In college, I knew a grad student from Cameroon — his government was paying for his Ph.D with the stipulation that he must return and use his education to help his country.
The country’s name is derived from Rio dos Camarões (“River of Prawns”)—the name given to the Wouri River estuary by Portuguese explorers of the 15th and 16th centuries. Camarões was also used to designate the river’s neighbouring mountains.
Cameroon is triangular in shape and is bordered by Nigeria to the northwest, Chad to the northeast, the Central African Republic to the east, the Republic of the Congo to the southeast, Gabon and Equatorial Guinea to the south, and the Atlantic Ocean to the southwest.
My friend invited us over for dinner one night. Because he’d had polio as a child, he’d been stuck at home with not much to do except follow his mother around the kitchen. Thus, he learned to cook. Wish I could remember the name of one dish he made for us — it involved kale, I think, and definitely ground chicken gizzards, and was delicious. His peanut butter soup was superb.
It has been many years since I tasted my friend’s peanut butter soup. And while this recipe is not specifically labeled Cameroonian, it looks like what I remember eating. The other videos I watched don’t. So… [5:57]:
Serve with rice & you’ve got dinner! (Caveat: I love hot but I’m pretty sure my friend didn’t use any habanero peppers in his soup — proceed with caution in that regard.)
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Each major ethnic group of the country has developed its own culture. The vigorous rhythms played on the drums by the people of the southern forest region contrast with the flute music of northern Cameroonians. In the Adamawa area, the Muslim Fulani produce elaborately worked leather goods and ornate calabashes (gourds used as containers), and the Kirdi and the Matakam of the western mountains produce distinctive types of pottery. The powerful masks of the Bali, which represent elephants’ heads, are used in ceremonies for the dead, and the statuettes of the Bamileke are carved in human and animal figures. The Tikar people are famous for beautifully decorated brass pipes, the Ngoutou people for two-faced masks, and the Bamum for smiling masks.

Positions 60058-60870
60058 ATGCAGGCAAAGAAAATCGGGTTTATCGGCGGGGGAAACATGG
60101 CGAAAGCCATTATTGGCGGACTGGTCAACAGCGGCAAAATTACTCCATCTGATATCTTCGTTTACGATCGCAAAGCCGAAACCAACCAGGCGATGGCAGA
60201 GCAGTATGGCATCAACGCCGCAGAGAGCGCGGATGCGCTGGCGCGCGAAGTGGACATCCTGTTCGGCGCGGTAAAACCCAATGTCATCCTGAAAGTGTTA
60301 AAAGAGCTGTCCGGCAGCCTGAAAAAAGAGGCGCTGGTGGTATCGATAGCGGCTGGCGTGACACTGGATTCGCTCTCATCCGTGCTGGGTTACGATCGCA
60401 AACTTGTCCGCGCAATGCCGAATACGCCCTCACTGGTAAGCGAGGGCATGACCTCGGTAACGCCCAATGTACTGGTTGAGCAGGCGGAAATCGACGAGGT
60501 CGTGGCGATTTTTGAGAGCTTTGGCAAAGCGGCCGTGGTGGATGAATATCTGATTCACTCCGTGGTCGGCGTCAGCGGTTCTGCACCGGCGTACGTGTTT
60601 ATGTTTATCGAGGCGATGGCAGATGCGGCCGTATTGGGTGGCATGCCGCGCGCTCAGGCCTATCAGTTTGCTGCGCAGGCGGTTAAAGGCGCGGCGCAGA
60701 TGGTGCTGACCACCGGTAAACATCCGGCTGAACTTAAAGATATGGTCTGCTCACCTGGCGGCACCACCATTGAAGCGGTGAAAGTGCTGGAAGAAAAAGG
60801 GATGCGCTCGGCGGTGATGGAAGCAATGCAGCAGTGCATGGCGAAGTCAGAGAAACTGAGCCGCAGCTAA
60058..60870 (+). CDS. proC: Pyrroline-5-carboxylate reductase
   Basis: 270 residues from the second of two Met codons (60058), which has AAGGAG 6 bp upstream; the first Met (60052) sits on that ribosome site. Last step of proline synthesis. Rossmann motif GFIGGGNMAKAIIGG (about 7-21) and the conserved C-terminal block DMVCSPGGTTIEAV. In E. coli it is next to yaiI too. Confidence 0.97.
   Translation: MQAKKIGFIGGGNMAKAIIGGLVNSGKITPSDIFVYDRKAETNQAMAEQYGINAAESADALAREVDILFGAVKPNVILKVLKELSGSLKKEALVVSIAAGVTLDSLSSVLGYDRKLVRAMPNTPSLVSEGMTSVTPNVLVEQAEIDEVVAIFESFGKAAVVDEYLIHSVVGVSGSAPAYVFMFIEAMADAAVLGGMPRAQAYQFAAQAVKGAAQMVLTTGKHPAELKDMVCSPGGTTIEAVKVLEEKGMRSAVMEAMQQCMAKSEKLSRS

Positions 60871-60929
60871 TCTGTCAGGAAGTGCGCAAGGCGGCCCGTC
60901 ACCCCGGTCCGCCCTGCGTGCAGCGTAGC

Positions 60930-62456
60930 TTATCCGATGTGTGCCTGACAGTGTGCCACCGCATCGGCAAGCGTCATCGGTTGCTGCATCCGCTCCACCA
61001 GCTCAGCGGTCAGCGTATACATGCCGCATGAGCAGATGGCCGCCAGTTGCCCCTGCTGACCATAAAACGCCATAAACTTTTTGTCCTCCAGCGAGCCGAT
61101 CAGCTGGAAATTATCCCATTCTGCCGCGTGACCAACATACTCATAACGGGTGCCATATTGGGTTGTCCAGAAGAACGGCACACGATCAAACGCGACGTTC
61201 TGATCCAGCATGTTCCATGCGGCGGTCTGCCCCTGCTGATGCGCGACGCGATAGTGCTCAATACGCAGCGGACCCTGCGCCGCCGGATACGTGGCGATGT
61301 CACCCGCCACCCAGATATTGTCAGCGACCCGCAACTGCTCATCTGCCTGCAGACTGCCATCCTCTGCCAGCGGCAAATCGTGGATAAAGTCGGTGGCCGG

Koki corn looks SO good, I want some right now — and btw, you can also find banana leaves in the freezer section of most Latinx groceries [12:48]:
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French Cameroon rejected the Vichy government in World War II and became an important African base for Charles de Gaulle’s Free French. In 1946 British and French rule in Cameroon was reaffirmed under U.N. trusteeships. In 1958 the French trusteeship was abolished, and the Republic of Cameroon became independent on Jan. 1, 1960.
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History records that this renowned dish [Jollof Rice] originated in the SeneGambia region of West Africa. In the Wollof/Jollof Empire during the 14th-16th century, the Portuguese created a coastal trade zone and introduced commodities including tomatoes to Senegal. At the time, rice and grain cultivation was prominent in Senegal and were used often in many dishes. Out of these two major ingredients, rice and tomatoes, came the Sengalese thieboudienne “Senegalese Jollof Rice.” … [T]hrough human migration, the jollof rice recipe crossed geographic borders into other West African countries where each country adopted their own variations of this dish.
It’s a celebratory sort of dish, and this lady makes a terrific-looking version [22:07]:
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Mashed potatoes and beans… 😋
I’m talking about Pomme Pileés, Banso Tukuni, Pommes de Terre, or simply put mashed potatoes and beans. ✂️ Pommes Pileés is a staple dish originating from the West and Northwest Regions of Cameroon. It’s known to the Banso people of the Northwest Region as Tukuni and is a part of their traditional dishes.
In the West and Northwest Regions of Cameroon, potatoes and beans are some of the most frequently consumed crops. Pomme Pileé’s high macronutrient contents … [make] it not only a family favorite but a farmer’s favorite. It’s an energy packed dish that also doesn’t spoil easily (even under the hot African sun!).
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This one looks difficult: Achu Soup.
Traditionally prepared and consumed by the Ngemba people from the Northwest Region of Cameroon, achu soup consists of boiled and pounded cocoyams, canwa (lime stone), water, spices, and palm oil. The palm oil changes the color of the soup to yellow, which is the reason why achu soup is also known as yellow soup.
When served, it is typically paired with beef or fish, which can be boiled, fried, or smoked.
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Remember that bridge?
The spelling changes depending on which site I go to, but these banana fritters made with cassava (yuca) look delicious. Many call them Accra Banana Fritters, so that’s what I’m going with, lol. [8:51]
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This was fun: the videographer goes to a remote village to see coffee being grown. There are some sound problems at times, but it’s a great little travelogue that’s definitely off the beaten path [13:57]:
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So come on in & grab a cup of something nice…
…and a nice nosh…
…and join us!
New Day Cafe is an open thread. What’s on your mind today?